In 1978 the United States Bureau of International Narcotics and Law Enforcement Affairs was created with $35,000,000. The BINLEA's mission is to use the full range of United States diplomacy to "persuade" foreign governments to adopt the United States position on drugs, and the importance of adopting this position for maintaining future cooperation with the United States.
The muscle behind the BINLEA's mission is presidential certification. Every year, the President of the United States must certify that the targeted country (any country which the US believes drugs funnel through to get to the States--Jamaica being one of them) has cooperated fully with American anti-drug efforts or has taken adequate measures to meet the goal of the 1988 United Nations Convention Against Illicit Traffic in Narcotic Drugs and Psychotropic Substances. While Jamaica did join the such United Nations Convention, it occurred a few years after 1988. Since the goals set up in the convention are very difficult, if not impossible, to attain, certification invariably depends on cooperation with the United States.
Failure to cooperate and achieve certification can result in a most unpleasant outcome. Section 450 on the Foreign Assistance Act of 1961 makes it such that any country which is certified receives all of the United States foreign aid which has been set aside for the country plus any past aid which had been withheld. Countries which are not certified may have most to all of their aid withheld, and the United States may potentially take trade, economic or other sanctions against such country. In other words, it is very important for many of these countries to receive US certification. Also, it is important to note that, since 1987, no Caribbean country receives more money from the US to fight drugs then Jamaica.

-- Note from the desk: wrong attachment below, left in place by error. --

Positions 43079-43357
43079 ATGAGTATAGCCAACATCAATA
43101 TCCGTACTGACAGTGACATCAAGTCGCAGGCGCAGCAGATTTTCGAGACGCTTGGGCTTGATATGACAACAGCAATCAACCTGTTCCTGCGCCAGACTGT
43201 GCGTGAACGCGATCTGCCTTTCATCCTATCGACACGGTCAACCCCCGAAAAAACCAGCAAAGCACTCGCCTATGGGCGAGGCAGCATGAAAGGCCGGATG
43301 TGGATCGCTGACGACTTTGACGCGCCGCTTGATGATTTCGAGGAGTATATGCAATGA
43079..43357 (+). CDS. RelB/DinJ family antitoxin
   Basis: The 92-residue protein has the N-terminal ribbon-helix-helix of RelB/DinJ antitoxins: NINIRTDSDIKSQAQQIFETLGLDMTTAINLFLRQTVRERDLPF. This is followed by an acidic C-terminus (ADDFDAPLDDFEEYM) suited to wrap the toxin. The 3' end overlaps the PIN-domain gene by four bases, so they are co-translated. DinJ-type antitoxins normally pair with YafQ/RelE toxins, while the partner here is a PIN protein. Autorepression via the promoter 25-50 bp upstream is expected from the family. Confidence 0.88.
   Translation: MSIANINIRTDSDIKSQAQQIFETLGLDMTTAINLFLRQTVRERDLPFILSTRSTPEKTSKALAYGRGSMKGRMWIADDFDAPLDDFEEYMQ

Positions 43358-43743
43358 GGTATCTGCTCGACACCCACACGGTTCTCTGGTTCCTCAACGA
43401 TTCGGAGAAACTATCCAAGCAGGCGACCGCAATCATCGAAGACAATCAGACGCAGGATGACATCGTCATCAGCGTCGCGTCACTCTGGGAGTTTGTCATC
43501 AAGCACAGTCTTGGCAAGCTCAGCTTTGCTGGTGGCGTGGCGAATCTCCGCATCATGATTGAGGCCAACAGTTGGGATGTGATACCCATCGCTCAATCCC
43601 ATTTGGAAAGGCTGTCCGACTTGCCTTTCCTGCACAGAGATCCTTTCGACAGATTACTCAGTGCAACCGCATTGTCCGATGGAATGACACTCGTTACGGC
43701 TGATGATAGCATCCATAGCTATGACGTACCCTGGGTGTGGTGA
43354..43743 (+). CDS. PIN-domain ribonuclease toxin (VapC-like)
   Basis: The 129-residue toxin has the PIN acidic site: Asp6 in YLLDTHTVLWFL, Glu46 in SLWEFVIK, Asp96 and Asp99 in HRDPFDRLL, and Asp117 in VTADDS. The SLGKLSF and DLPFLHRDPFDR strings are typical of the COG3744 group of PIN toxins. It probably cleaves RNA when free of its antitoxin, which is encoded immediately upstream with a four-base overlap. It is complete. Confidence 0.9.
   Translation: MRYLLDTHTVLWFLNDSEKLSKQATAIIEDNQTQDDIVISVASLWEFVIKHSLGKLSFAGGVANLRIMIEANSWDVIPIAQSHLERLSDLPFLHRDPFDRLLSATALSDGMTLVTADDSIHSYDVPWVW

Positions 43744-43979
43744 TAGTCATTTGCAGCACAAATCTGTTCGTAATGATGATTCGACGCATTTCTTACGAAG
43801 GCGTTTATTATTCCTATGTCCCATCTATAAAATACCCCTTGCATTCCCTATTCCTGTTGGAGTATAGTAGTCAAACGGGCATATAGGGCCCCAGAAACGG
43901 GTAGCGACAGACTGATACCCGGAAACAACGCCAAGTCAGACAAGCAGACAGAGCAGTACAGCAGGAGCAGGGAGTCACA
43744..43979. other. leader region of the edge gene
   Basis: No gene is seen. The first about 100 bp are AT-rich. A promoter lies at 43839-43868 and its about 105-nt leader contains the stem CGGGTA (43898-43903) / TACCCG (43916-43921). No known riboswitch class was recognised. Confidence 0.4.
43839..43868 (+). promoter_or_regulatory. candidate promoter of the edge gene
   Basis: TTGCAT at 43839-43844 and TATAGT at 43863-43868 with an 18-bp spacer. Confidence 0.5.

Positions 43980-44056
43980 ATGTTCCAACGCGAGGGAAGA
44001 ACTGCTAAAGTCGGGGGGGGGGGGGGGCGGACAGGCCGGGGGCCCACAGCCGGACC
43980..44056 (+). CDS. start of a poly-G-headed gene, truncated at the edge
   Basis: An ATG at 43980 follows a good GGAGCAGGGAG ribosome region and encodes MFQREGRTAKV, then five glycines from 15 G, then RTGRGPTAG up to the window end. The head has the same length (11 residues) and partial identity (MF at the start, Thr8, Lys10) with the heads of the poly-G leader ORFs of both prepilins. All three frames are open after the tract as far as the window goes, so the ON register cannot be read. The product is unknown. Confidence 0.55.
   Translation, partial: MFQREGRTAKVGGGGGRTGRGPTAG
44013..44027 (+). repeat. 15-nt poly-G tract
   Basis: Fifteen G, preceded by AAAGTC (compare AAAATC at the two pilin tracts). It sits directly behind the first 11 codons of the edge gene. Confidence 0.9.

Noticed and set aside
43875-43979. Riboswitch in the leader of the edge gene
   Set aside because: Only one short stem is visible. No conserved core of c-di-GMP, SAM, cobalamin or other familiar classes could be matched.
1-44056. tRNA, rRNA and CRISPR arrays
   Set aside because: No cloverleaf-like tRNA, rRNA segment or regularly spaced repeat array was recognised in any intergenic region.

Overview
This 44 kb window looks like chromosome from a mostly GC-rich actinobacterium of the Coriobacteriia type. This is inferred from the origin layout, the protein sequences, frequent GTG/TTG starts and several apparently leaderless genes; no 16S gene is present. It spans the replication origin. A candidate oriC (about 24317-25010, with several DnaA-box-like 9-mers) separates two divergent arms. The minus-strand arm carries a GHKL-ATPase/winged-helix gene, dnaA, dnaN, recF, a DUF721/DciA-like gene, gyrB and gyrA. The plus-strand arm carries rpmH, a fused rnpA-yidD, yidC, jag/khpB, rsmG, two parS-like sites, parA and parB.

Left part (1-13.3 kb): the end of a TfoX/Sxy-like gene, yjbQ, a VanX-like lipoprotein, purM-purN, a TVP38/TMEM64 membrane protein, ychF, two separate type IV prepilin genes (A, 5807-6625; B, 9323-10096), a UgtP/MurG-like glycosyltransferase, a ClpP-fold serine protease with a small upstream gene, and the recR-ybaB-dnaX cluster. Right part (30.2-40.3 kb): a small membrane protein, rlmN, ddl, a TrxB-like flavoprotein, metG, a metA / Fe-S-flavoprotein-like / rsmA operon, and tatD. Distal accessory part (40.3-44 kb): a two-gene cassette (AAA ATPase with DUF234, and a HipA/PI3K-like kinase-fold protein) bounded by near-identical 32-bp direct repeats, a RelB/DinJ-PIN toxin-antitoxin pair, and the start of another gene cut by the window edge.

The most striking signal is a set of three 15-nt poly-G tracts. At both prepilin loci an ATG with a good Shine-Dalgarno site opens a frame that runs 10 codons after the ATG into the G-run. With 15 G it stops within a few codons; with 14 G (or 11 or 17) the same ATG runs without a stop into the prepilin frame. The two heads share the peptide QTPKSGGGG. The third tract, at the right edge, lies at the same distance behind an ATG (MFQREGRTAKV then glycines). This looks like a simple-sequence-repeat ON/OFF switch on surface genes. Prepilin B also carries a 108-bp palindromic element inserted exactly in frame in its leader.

After the United Nations Convention and the United States implementation of the Section 450, many countries have, possibly coincidentally, ratified anti-drug/cooperation treaties with the United States. The Caribbean Regional Drug Law Enforcement Training Center in Jamaica was built largely with American money. The United States has a bilateral counter-narcotics agreement with Jamaica that is amended yearly. This agreement stresses judicial reform, control of money laundering, eradication and seizure of marijuana and cannabis plants, and other various measures. In 1991, an extradition treaty was signed. Also in 1995, a Mutual Legal Assistance Treaty was signed to combat illegal drug traffic. A Maritime Cooperation Agreement also has been in the works, and may already be implemented so that the United States and Jamaica Coast Guards may work together. No doubt, the United States Omnibus Crime Bill of 1984 will have a huge impact if the Maritime Cooperation Agreement ever is fully implemented. The Crime Bill gives United States law enforcement the right to seize anything they believe to be drugs, contain drugs, or have been tainted by drugs or drug money--without notice. This forfeiture first, due process later rule governs US interactions with many Jamaican ships which are stopped, harassed, and often seized partially or fully by American law enforcement.
Even with all the concessions and treaties Jamaica has made, America still feels that the Government of Jamaica still needs to take more action. The United States points to Jamaica falling short of the 800 hectare goal of cannabis eradication. In 1996, 473 hectares were destroyed, in 1997--683 hectares. Also the United States is displeased in the drop from 53 metric tons of marijuana seized in 1996 to 24 seized in 1997. The United States is using its "big stick" and economic clout (while no longer walking softly) to pressure Jamaica and, in the process, impose on the hard-won freedom of the Maroons.